> Articles > Axiom
Group Vs. Intier
ahead despite court case with Intier
president, Rocco Di Serio, vice-president and Herbert Jahn,
vice-president of Axiom Group Inc. stand beneath several of
its LightSpheres, a consumer and commercial product
showcasing the company's commitment to developing new
markets and innovation.
By: Tom Venetis, r
Axiom Group Inc. is not a company
to rest on its laurels. Instead, it is forging ahead into new
markets by using the engineering, tooling and molding expertise it
has built up over many years working for the automotive industry.
The Aurora, Ont.-based company
started up in 1987 as H&R Custom Moulds Ltd., providing tooling
and moldmaking expertise to such companies as IBM Corp., Xerox Corp.
and Northern Telecom. The quality of the company's work was soon
noticed, and according to Rocco Di Serio, one of the three owners
and vice-president of Axiom, the company was recommended to Windo-Motion,
a division of Intier Automotive Closures Inc., to help the company
with its window regulators. Window regulators are the mechanical
mechanisms used to raise and lower car windows.
Newmarket, Ont.-based Intier is a
public company with controlling interest residing in Magna
"It was a repair job at first,
and then some prototyping and tooling work for the molds," said
Herbert Jahn, vice-president and another one of the owners of Axiom.
"We were told that since we did such a good job on the
prototypes (that's why) they asked about production. (Windo-Motion)
thought we knew the parts and the work needed [better] than anyone
else . . . (and) Windo-Motion has kept us very busy; it seemed we
had little time for a lot of other things."
Working with a committed buyer
provided lots of benefits, helpeing Axiom win design and preferred
supplier awards, but the firm decided it was time to use its
expertise to diversify into new markets.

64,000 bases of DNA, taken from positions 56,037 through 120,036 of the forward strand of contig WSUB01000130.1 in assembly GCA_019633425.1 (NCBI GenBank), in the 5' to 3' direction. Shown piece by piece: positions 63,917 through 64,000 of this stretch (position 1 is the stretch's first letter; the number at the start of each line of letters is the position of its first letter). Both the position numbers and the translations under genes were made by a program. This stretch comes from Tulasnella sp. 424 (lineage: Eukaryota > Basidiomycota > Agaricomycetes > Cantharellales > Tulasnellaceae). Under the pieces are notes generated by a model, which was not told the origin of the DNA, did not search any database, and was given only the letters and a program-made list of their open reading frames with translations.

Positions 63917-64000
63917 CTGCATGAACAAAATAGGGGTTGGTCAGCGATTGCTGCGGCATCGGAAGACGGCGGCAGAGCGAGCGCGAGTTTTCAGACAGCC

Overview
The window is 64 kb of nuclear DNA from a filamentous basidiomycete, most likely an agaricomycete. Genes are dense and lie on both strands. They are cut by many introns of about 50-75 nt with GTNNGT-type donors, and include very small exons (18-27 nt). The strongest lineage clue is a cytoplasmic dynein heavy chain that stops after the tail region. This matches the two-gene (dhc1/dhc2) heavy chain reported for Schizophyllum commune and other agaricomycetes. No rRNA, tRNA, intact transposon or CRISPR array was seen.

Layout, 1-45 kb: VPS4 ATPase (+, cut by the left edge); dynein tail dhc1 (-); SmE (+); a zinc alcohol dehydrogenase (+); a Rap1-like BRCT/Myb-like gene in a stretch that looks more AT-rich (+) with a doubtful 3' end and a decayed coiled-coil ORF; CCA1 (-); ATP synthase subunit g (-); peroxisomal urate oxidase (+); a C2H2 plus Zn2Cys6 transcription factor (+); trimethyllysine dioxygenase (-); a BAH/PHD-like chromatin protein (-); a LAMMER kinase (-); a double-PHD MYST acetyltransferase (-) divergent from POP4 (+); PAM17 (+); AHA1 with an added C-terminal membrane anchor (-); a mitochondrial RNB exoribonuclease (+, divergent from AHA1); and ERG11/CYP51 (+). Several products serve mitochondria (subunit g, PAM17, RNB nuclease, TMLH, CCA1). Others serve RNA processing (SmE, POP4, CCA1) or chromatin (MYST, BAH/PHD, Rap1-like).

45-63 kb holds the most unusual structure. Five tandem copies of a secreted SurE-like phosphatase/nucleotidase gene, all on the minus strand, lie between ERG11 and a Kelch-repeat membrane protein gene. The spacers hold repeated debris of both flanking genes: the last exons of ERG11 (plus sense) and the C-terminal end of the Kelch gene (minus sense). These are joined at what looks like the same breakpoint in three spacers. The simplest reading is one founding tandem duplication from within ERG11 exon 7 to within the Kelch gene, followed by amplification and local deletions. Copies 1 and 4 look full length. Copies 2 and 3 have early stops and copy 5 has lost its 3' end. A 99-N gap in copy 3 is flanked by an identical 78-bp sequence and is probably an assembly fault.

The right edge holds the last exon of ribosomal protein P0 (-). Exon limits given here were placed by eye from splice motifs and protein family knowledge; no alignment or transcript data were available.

Thus, Axiom's LightShapes -- a
provider of decorative indoor and outdoor lighting solutions -- was
One of the firm's flagship
products, LightSpheres, are large 15-inch spheres made up of 32
snap-together hexagons and pentagons to form a decorative lighting
fixture. Molded from UV-resistant clear acrylic, LightSpheres are
made to withstand a variety of different environments. So far, the
product has received a good commercial response, Rizzo said.
Axiom recently patented a
technology for making 300-micron screen filters, which could be used
in filtration cartridges in heating and ventilation systems in
automobiles, for example. Axiom developed a one-step method for
manufacturing these cartridges and screen filters, without
compromising the integrity of the micron screen.
Rizzo said this work proves Axiom
is a dynamic and skilled firm, something he wants to make sure
others understand, particularly in the wake of the court case
between Axiom and Intier.
Last year, Intier, which according
to Axiom, represents about 80 per cent of the sales for its plastic
division and over 60 per cent of the company's revenue, announced it
would not guarantee any more long-term business and demanded price
reductions of 31.8 per cent.
This shocked Di Serio, considering
that Axiom had an excellent business relationship with Intier, he
said. For example, Axiom won Intier's Preferred Supplier of the Year
Award in 1997, 1998 and 1999.
Di Serio said Axiom also
successfully worked to meet Intier's demands for cost reductions and
for increased capacity by opening a facility in Italy.
According to documents filed by
Axiom and Intier with the Ontario Superior Court of Justice, Intier
claimed Axiom was not price competitive. Intier claimed it had asked
for the 31.8 per cent price deduction from the majority of its
suppliers. This figure was based on competitive quotes in the
industry, according to the court documents.
Axiom, in the court documents,
argued that the Chinese and Canadian suppliers Intier quoted as
being able to take over Axiom tools and molds to supply Intier at a
lower cost were not asked to quote under the same terms and
conditions as Axiom.
Di Serio said Intier's demands
would adversely harm the company and the only reason he can give for
Intier's action was to punish Axiom for finding alternative
suppliers of certified resins, suppliers which were not recommended
Because of the ongoing litigation,
Intier, through its legal representative Chaitons LLP, said it would
not be appropriate to comment on the case at this time.